ethnomethodology


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eth·no·meth·od·ol·o·gy

 (ĕth′nō-mĕth′ə-dŏl′ə-jē)
n.
The branch of sociology that deals with the codes and conventions of everyday social interactions and activities.

eth′no·meth′od·ol′o·gist n.

ethnomethodology

(ˌɛθnəʊmɛθəˈdɒlədʒɪ)
n
(Linguistics) a method of studying linguistic communication that emphasizes common-sense views of conversation and the world. Compare phenomenology

ethnomethodology

Associated with the sociologist Harold Garfinkel, ethnomethodology studies the ways in which people use everyday knowledge to interpret and understand the world and communicate with other people.
References in periodicals archive ?
Rawls, one of the major representatives of ethnomethodology, is known for her original reading of E.
Everyday Language: Studies in Ethnomethodology, New York: Irvington Press, 15-21.
However, its expression in the practice of empirical research stemmed from the so-called Chicago School, where important names like William Thomas and Florian Znaniecki (14), Harold Garfinkel (15) George Hebert Mead (16) and Robert Park (17) and other inaugurated sociologically important approaches, such as symbolic interactionism, ethnography, ethnomethodology and other.
Where there is complete subjectivity, this tends to be associated with methodological approaches such as grounded theory, ethnomethodology, symbolic interactionism (Blumer/Kuhn) and pragmatism.
We classified research traditions based on Hays and Singh's (2012) designations: case study, grounded theory, phenomenology, heuristic inquiry, consensual qualitative research, semiotics, life history, symbolic interaction, hermeneutics, narratology, ethnography, ethnomethodology, autoethnography, and participatory action research.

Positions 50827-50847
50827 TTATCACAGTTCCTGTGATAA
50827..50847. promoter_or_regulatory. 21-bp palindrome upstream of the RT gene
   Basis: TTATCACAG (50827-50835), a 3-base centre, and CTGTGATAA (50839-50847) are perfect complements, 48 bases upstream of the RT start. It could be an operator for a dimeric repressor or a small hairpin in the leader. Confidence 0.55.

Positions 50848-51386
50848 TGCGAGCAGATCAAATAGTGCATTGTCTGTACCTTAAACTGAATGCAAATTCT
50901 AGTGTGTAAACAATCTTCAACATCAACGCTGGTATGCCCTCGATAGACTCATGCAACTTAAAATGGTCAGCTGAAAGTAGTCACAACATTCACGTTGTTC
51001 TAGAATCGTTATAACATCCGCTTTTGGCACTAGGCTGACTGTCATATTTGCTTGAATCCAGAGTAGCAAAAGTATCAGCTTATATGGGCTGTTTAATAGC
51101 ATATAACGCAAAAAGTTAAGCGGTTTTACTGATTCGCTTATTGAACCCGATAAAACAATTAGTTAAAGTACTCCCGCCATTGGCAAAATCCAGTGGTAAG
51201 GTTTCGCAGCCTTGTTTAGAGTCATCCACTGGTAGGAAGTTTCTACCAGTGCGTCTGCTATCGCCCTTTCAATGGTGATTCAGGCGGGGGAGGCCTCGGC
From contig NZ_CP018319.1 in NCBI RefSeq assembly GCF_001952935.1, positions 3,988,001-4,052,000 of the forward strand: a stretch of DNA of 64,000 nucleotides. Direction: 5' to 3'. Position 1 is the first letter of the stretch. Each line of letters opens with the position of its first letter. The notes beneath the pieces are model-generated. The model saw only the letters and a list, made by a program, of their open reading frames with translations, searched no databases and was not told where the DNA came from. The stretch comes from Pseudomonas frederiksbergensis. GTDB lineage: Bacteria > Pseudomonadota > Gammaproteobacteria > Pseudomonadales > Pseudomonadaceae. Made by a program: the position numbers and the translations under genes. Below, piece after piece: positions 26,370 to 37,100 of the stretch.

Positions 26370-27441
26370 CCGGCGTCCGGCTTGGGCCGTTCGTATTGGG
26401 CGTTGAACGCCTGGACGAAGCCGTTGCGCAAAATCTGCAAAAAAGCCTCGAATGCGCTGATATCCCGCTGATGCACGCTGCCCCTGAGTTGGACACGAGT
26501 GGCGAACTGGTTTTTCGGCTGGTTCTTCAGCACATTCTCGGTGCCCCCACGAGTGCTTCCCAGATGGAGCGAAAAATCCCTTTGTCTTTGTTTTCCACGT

This edition has new examples, research, and expanded material on technology and qualitative methods, community-based participatory research, ethnomethodology, and conversation analysis, as well as coverage of emerging research techniques like ethical issues and internet research, expanded material on the use of electronic surveys and cell phones, and qualitative methods like online interviewing and netnography.
Therefore, it is possible to quote from Bourdieu (1977) with the idea of praxiology, Nicolini (2009a, 2009b, 2013) with the idea of shadowing, which is also supported by Gherardi (2012) and Czarniawska (2008), and Bispo and Godoy (2012, 2014) with ethnomethodology.
I did this accordingly, with participatory research and ethnomethodology substantially shaping the form of my project (cf Ybema, 2009).
Somewhat unique to my training as a social constructionist practitioner was an immersion in ethnomethodology (EM; Garfinkel, 1967; Heritage, 1984).
The study is framed by ethnomethodology (EM), an approach which seeks to describe people (or members') methods of sense-making as documented by them during their everyday interactions with others.
Talk and social structure: Studies in ethnomethodology and conversation analysis, Cambridge: Polity Press.